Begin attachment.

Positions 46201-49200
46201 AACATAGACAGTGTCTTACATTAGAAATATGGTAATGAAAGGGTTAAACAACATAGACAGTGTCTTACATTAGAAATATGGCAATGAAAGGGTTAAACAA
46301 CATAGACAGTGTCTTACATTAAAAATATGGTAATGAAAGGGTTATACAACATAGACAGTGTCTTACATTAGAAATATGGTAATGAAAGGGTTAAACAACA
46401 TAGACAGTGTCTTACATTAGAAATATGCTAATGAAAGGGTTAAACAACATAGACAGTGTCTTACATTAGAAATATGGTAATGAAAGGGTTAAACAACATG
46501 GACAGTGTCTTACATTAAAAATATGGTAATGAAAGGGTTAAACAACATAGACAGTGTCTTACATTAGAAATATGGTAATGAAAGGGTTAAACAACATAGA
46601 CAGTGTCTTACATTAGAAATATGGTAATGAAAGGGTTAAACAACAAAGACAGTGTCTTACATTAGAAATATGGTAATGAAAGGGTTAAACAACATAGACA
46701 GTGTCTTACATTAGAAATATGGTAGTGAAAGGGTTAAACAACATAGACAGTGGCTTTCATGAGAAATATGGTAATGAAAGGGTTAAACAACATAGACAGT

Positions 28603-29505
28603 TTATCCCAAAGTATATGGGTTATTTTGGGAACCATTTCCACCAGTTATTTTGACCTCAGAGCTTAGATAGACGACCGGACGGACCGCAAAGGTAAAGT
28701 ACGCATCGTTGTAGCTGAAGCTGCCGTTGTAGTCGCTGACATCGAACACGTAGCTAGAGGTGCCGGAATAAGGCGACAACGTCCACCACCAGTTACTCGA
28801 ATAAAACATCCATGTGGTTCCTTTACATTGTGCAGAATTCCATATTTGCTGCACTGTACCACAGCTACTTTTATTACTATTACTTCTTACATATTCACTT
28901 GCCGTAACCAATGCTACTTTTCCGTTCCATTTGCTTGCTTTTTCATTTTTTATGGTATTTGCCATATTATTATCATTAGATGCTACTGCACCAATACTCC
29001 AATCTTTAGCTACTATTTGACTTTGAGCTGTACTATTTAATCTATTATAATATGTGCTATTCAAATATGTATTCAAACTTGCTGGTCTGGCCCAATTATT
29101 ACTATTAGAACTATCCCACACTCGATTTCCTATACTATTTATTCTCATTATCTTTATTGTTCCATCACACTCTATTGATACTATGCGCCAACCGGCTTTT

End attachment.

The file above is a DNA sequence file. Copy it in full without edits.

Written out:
Positions 46201-49200
46201 AACATAGACAGTGTCTTACATTAGAAATATGGTAATGAAAGGGTTAAACAACATAGACAGTGTCTTACATTAGAAATATGGCAATGAAAGGGTTAAACAA
46301 CATAGACAGTGTCTTACATTAAAAATATGGTAATGAAAGGGTTATACAACATAGACAGTGTCTTACATTAGAAATATGGTAATGAAAGGGTTAAACAACA
46401 TAGACAGTGTCTTACATTAGAAATATGCTAATGAAAGGGTTAAACAACATAGACAGTGTCTTACATTAGAAATATGGTAATGAAAGGGTTAAACAACATG
46501 GACAGTGTCTTACATTAAAAATATGGTAATGAAAGGGTTAAACAACATAGACAGTGTCTTACATTAGAAATATGGTAATGAAAGGGTTAAACAACATAGA
46601 CAGTGTCTTACATTAGAAATATGGTAATGAAAGGGTTAAACAACAAAGACAGTGTCTTACATTAGAAATATGGTAATGAAAGGGTTAAACAACATAGACA
46701 GTGTCTTACATTAGAAATATGGTAGTGAAAGGGTTAAACAACATAGACAGTGGCTTTCATGAGAAATATGGTAATGAAAGGGTTAAACAACATAGACAGT

Positions 28603-29505
28603 TTATCCCAAAGTATATGGGTTATTTTGGGAACCATTTCCACCAGTTATTTTGACCTCAGAGCTTAGATAGACGACCGGACGGACCGCAAAGGTAAAGT
28701 ACGCATCGTTGTAGCTGAAGCTGCCGTTGTAGTCGCTGACATCGAACACGTAGCTAGAGGTGCCGGAATAAGGCGACAACGTCCACCACCAGTTACTCGA
28801 ATAAAACATCCATGTGGTTCCTTTACATTGTGCAGAATTCCATATTTGCTGCACTGTACCACAGCTACTTTTATTACTATTACTTCTTACATATTCACTT
28901 GCCGTAACCAATGCTACTTTTCCGTTCCATTTGCTTGCTTTTTCATTTTTTATGGTATTTGCCATATTATTATCATTAGATGCTACTGCACCAATACTCC
29001 AATCTTTAGCTACTATTTGACTTTGAGCTGTACTATTTAATCTATTATAATATGTGCTATTCAAATATGTATTCAAACTTGCTGGTCTGGCCCAATTATT
29101 ACTATTAGAACTATCCCACACTCGATTTCCTATACTATTTATTCTCATTATCTTTATTGTTCCATCACACTCTATTGATACTATGCGCCAACCGGCTTTT